He does what he does to songs, and while the higher part is nice, the rest is a mess of pitch issues and sexy eyes that don’t fit the lyrics. And as soon as he hit the falsetto, he gets this smug smirk of satisfaction that turns me off. #SSOSMacKenzie
Harry’s one word is “nice,” but what annoys him is that this was like an ice skating competition where everyone is waiting for the triple axle. And he’s bothered that MacKenzie made the whole thing about one falsetto note at the expense of the rest.
Keith appreciates that MacKenzie rode through that moment, and he liked the stripped-down arrangement. J-Lo wants him to go even further out of his comfort zone and wow us with another side that shows off what he’s afraid to do. But really, that’s probably because he can’t do that yet and still sound pleasing.
Sia Splits up Round Two
Now it’s time to put extra emphases on Dalton and Trent by breaking up their performances with a rendition of Sia’s “Cheap Thrills.” She’s solitary on a pedestal with three Sia-wigged interpretive dancers gyrating around the stage. It’s nice and bizarre, and wow does Sia sound spectacular live.
Still, something is going to have to wake me up at some point. I’m sure that the pimp spot is going to Trent for “Chandelier,” but that’s a long time to wait for a highlight. Speaking of duration, “Cheap Thrills” is a long song. It goes on and on. And on. Or maybe it just feels that way when you’re trying to fill the gaps with words.
A giggly Sia had fun, and she’s apparently picturing everyone in the audience naked. She found the contestants to be sweet and like every other human being in that they’re searching for love and affirmation, which she wanted to supply.
Trent Harmon Swings from the Chandelier
Wow, and so the pimp spot goes to Dalton! Sia isn’t a huge fan of how Trent is making her favorite song his own, but she doesn’t want to mess too much with his creative expression. She pushes for the high notes, though, and ends up with goose bumps when he complies.
I’m expending a haunting rendition of this song from Trent, and “just fine” won’t be good enough. He needs a moment to avoid being a disappointment, and the opening verse is perfectly subdued building to the chorus. He keeps it restrained until he hits a masterfully placed crescendo, and it’s technically flawless from start to finish. It’s the best of the night by far, but if I’m being nit picky, I would love to have seen a bit more raw power behind the big notes that would’ve elevated it to an even higher level with detracting from the peak moment.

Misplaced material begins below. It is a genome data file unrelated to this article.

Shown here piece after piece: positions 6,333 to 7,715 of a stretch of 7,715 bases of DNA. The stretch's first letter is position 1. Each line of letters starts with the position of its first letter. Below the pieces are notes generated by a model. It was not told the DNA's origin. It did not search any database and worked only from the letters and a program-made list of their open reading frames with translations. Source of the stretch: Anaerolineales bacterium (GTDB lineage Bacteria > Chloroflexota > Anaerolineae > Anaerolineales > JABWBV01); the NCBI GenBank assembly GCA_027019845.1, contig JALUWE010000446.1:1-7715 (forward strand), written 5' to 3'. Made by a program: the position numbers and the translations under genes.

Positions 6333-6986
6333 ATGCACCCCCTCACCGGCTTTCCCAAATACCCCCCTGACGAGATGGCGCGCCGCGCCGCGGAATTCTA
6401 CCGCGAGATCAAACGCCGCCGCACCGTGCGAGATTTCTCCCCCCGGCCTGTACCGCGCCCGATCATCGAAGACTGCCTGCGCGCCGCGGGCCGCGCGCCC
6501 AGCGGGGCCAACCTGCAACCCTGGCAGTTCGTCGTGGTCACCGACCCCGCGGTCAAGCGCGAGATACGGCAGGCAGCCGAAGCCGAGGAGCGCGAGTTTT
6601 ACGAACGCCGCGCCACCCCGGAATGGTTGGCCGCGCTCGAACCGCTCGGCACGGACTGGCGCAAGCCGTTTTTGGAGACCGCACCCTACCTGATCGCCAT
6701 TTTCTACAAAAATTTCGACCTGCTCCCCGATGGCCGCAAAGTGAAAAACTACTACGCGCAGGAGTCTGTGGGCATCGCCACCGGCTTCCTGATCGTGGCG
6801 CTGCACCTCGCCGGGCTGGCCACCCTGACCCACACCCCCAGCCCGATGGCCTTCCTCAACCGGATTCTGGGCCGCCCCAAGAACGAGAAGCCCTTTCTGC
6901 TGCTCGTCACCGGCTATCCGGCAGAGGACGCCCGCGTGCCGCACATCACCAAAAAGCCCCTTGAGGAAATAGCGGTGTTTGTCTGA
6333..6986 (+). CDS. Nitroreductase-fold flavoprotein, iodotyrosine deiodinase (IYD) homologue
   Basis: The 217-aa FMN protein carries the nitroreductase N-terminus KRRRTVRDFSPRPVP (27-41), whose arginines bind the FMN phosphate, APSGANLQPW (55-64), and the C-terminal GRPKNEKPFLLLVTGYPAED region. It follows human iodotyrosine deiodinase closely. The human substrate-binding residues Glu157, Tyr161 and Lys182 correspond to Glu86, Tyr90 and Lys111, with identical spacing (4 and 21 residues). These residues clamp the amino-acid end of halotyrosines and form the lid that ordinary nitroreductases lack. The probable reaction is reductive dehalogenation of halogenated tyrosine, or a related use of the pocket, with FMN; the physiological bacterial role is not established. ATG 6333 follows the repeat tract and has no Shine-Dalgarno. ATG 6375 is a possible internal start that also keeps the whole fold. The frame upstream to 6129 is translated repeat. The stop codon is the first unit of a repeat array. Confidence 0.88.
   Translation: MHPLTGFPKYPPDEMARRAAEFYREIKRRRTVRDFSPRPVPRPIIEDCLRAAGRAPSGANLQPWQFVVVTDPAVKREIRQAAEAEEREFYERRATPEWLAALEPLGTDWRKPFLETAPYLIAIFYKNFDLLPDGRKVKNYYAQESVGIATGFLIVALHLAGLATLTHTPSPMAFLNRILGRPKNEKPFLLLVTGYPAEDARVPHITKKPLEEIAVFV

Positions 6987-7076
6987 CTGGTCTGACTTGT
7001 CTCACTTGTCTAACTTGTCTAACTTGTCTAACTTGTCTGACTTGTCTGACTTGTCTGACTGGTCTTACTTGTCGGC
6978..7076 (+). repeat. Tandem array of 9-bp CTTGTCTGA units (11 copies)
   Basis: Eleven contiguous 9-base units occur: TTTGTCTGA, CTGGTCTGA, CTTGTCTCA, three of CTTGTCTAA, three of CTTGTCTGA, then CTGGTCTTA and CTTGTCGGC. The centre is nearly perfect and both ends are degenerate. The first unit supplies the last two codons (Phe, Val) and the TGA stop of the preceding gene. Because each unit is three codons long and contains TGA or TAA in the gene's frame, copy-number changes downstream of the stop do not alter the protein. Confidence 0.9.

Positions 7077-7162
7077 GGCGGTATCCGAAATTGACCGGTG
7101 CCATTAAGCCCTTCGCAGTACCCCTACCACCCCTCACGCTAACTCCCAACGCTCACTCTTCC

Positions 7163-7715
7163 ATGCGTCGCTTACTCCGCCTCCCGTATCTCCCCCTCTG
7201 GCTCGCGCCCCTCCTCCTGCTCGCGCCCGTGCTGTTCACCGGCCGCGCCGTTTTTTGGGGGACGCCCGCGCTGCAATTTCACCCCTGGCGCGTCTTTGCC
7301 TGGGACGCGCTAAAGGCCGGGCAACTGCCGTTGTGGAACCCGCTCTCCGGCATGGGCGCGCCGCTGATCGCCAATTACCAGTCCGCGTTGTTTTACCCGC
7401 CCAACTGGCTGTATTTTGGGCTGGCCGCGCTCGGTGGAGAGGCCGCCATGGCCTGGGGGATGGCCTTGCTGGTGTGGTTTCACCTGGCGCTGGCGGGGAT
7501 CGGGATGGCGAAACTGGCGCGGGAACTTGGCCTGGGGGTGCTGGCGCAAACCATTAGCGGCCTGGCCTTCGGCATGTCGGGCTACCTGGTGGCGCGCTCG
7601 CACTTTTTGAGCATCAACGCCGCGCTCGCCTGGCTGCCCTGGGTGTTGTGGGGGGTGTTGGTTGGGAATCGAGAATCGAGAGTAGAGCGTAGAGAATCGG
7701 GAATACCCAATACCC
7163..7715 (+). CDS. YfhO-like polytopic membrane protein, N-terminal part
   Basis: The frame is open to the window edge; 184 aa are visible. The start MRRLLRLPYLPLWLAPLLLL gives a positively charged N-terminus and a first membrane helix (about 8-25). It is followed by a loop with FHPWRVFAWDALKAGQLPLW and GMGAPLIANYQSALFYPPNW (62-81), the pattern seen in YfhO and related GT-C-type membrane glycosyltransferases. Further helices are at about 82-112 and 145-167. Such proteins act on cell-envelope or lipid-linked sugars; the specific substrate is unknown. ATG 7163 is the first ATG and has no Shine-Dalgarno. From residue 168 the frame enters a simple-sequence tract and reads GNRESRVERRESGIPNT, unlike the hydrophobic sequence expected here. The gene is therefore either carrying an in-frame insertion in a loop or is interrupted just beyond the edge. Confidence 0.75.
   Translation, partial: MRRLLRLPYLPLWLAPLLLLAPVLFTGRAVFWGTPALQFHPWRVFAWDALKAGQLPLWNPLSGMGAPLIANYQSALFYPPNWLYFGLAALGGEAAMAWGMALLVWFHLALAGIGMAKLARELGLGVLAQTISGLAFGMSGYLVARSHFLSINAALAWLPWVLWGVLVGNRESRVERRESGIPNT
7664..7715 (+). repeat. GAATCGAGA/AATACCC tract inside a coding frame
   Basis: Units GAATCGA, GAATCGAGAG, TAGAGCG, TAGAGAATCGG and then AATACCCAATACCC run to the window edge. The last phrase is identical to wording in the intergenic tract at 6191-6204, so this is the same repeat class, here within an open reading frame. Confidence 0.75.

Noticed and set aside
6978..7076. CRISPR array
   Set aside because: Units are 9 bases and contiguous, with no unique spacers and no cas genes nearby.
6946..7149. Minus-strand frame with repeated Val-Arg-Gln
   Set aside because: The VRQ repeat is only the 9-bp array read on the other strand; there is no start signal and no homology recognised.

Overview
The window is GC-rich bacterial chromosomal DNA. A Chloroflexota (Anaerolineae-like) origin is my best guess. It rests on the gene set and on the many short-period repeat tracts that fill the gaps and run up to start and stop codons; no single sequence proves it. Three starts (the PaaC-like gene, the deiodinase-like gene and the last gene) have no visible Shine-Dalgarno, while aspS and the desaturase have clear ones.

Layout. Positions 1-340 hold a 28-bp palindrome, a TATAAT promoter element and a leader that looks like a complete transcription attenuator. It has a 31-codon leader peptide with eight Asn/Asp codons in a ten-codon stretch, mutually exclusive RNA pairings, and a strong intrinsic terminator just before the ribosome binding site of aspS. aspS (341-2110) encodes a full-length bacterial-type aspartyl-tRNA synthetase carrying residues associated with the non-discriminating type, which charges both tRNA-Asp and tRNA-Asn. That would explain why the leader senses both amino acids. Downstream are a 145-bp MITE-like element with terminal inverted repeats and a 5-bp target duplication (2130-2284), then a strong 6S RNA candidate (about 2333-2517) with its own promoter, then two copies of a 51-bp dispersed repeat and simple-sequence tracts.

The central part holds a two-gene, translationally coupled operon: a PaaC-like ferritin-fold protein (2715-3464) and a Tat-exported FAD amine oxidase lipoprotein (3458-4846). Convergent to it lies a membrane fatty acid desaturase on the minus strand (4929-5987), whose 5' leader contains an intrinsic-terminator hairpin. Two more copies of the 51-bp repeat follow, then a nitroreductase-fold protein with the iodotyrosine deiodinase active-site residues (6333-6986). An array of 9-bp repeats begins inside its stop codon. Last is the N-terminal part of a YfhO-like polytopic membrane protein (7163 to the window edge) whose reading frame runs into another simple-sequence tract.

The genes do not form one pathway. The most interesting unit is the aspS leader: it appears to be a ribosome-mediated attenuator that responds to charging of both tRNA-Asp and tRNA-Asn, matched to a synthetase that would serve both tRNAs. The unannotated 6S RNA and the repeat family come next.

Keith calls it beautiful, and the grandeur of the melody played to his strengths in what was an exquisite performance. J-Lo is amazed that this Trent is entirely different than the guy we saw earlier, and it shows he can morph his persona to fit the genre. It was phenomenal for Harry, who praises the artfulness and technical difficulty that Trent easily handled. From the first note to the last, it was 100 out of 100.
Dalton Rapattoni Goes to the Birds
I’m surprised that Dalton nabbed the pimp spot, which means they want to keep him out of the bottom two. Sia was inspired by the emotion he put into “Bird Set Free,” and she thinks he can have a moment once he finds the balance between restraint and opening up. They bond over the fact that they’re both bi-polar, and Sia believes he can help a lot of people who are suffering.
It’s not a song I know, though it appears to be one that touches people who do. It’s one of those instances where I find myself watching instead of typing, captivated by the raw anguish on display.
The first verse could’ve benefited from a bit more restraint, while the chorus and the second verse could have used a little less. But it’s clear that the lyrics hit home for Dalton, as he’s pouring his heart into this one. It’s memorable more for the message and the expression of pain in the lyrics and vocals (thus the line, “I don’t care if I sing off-key”), and it hits on all of those levels.
J-Lo points out that everyone is cheering him for his bravery, because all anyone wants is that moment where you feel comfortable in your skin. For Harry, the “There’s a scream inside that we all want to hide” line best encapsulates why this was the perfect singer-song pairing in the Sia library. And regardless of how it sounded at home, this was simply something Dalton needed to do. Keith praises him for always pushing through his limitations, and he’d take honesty and emotion over soulless perfection any day.
Who Helped the Cause?
That’s it for the Top 4 performances, and I think based on a combination of placement and performance, Trent and Dalton sang their way into America’s hearts. And that means a seldom-seen and barely-deserved spot in the bottom two for La’Porsha.
Luckily for her, I don’t see any way that these weren’t MacKenzie’s final Idol performances. It wasn’t his best, and especially with three guys on the docket, it will be tough for him to steal votes. J-Lo continues urging him out of his comfort zone, but the problem is that he does only one thing very well.
Still, the Top 4 is nothing to bat your eyelashes at. Much like how the Top 5 is nothing to bat your eyebrows at.
Who won the night for you, and who is likely on the chopping block? The Idol train is about to pull into the station for the final time, and one of these four will be the final champion, burdened with a legacy the weight of 1,000 Seacrests. Or like 100 normal people.
So who’s it gonna be?
American Idol airs Thursdays at 8pm on FOX.
(Image courtesy of FOX)